This Study Changes Everything You Think About Getting Sick in the Winter
Whether your Friday night plans involve sipping romantic cocktails with bae, having a fun-filled game night with the family or kicking back with your BFFs, there’s one thing we can all agree on: There’s nothing worse than bailing on the festivities because of a sudden cold. Luckily for us, researchers at Carnegie Mellon University have found a way to prevent the common cold virus, and it just happens to be free. That’s right, according to a study published in Psychology Science, hugging your loved ones might just be the key to staying healthy this winter.
In this late 2014 study, lead researcher Sheldon Cohen and his team put their sweet hypothesis to the test by surveying 404 healthy adults to determine their perceived level of social support at home including frequency of hugs. Then, the participants were exposed to a common cold virus and were placed in quarantine so that the scientists could determine if the virus caused each participant to get sick and, if so, the severity of their symptoms. After analyzing the results of their test, Cohen and his team concluded that people who are hugged more frequently are less susceptible to infections associated with being stressed, including the common cold. Although not every participant with a high level of social support could completely avoid the cold virus, the severity of the symptoms of high social support participants were much lower than those with low social support.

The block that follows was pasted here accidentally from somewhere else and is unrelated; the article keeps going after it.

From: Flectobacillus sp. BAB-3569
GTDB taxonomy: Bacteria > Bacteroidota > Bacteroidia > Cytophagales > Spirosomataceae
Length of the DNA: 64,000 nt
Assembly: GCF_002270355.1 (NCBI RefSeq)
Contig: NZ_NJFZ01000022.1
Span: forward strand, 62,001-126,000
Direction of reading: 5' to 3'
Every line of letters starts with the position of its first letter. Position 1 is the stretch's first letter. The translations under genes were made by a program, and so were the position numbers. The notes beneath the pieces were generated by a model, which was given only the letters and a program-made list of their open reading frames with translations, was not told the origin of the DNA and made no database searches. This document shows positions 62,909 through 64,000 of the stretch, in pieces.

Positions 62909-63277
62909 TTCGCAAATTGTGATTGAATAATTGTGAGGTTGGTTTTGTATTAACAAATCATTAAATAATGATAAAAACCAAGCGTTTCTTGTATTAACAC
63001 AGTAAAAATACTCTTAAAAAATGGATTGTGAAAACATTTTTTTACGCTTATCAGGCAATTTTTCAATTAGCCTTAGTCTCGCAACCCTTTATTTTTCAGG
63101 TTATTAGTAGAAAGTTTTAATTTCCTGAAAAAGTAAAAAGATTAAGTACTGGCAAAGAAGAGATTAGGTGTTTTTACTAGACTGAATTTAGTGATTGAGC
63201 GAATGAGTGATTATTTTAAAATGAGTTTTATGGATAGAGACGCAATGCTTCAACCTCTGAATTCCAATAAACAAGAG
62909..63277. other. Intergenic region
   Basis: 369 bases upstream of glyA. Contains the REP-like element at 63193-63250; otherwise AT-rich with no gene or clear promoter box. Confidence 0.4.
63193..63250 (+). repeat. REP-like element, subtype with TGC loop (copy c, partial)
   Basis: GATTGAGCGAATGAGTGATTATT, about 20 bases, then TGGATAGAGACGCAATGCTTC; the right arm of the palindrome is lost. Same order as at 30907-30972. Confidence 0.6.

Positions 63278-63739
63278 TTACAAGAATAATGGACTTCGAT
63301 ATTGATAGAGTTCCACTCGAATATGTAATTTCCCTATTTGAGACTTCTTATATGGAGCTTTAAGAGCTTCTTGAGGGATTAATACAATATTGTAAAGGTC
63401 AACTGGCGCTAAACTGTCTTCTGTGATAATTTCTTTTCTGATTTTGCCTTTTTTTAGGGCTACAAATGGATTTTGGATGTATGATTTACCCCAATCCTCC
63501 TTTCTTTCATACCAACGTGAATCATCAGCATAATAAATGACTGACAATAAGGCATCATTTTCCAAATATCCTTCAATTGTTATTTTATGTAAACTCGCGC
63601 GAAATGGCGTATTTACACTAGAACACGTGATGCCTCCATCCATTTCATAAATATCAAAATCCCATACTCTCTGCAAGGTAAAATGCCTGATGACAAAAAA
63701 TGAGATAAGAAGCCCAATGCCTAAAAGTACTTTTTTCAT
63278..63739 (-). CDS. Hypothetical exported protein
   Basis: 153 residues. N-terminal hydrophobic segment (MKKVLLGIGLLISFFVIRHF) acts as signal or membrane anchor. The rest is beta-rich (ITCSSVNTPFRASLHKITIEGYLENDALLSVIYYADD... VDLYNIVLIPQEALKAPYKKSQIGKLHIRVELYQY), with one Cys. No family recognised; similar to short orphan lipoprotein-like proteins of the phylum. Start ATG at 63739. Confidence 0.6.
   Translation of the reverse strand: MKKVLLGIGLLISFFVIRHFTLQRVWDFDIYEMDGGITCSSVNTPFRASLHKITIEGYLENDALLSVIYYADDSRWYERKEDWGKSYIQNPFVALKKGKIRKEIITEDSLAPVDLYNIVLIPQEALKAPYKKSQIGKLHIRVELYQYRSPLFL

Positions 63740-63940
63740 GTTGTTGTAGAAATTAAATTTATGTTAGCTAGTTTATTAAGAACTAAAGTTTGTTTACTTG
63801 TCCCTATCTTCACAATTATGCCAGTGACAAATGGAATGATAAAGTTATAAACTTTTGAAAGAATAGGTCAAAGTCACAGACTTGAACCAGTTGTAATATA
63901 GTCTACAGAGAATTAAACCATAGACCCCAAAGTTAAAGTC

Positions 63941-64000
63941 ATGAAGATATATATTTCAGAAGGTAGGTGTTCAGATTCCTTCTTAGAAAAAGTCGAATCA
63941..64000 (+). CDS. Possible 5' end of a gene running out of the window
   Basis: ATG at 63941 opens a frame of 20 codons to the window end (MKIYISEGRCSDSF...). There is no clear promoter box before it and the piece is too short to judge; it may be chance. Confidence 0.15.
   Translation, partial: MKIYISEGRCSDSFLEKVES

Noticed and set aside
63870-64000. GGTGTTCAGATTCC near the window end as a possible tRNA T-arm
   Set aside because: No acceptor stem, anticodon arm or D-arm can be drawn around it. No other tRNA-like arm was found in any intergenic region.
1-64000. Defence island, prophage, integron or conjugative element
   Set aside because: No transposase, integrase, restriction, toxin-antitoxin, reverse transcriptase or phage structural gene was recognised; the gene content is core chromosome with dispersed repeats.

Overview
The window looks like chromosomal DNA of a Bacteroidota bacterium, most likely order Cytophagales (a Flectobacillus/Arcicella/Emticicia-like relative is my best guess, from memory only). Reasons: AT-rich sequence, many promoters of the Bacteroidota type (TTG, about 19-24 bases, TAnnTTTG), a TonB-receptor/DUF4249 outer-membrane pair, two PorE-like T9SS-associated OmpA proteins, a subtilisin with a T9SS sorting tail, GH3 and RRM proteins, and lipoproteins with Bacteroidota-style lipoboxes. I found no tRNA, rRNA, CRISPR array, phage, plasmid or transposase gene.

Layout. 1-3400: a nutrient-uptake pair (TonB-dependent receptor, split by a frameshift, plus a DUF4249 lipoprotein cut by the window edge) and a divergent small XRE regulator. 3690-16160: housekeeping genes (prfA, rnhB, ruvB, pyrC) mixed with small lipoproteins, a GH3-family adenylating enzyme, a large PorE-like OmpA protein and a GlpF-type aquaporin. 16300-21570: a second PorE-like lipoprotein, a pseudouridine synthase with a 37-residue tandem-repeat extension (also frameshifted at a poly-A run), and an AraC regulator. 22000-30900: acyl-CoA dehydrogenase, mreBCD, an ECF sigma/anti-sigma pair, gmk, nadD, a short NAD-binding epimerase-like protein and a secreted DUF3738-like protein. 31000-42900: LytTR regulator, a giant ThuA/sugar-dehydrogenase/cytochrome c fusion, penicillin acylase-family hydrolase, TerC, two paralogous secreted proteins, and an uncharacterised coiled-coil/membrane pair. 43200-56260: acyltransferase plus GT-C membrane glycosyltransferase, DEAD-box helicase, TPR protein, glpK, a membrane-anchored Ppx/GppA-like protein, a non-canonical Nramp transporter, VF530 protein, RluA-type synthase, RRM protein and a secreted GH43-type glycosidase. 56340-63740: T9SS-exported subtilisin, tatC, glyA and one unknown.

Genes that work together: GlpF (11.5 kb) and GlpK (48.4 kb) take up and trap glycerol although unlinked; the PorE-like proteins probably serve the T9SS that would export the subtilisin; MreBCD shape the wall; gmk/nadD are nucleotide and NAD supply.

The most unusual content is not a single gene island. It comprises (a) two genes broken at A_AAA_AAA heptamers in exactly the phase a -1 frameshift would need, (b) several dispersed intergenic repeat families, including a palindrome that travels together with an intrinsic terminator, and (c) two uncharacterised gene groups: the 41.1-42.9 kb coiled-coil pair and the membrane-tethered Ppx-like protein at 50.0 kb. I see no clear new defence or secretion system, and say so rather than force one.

“[The research] suggests that being hugged by a trusted person may act as an effective means of conveying support, and that increasing the frequency of hugs might be an effective means of reducing the deleterious effects of stress,” says Cohen. Some experts in the field point to oxytocin as the stress-reducing backbone being hugging. The hormone, which is primarily produced in the hypothalamus, is largely known to promote attachment in relationships and can have a wide variety of health benefits, from increased immune functioning to higher pain tolerance.
Although practical measures like washing your hands and covering your mouth when you cough are still great tools to avoid a February cold, it’s awesome to know that there’s tangible value to showing someone you care when they’re feeling sick — and gives us all the fodder we need to ditch the “Eww! Cooties!” excuse for good.
What are your tips for avoiding cold season? Tweet us @BritandCo.
(Photos via Getty and Kevork Djansezian/Getty)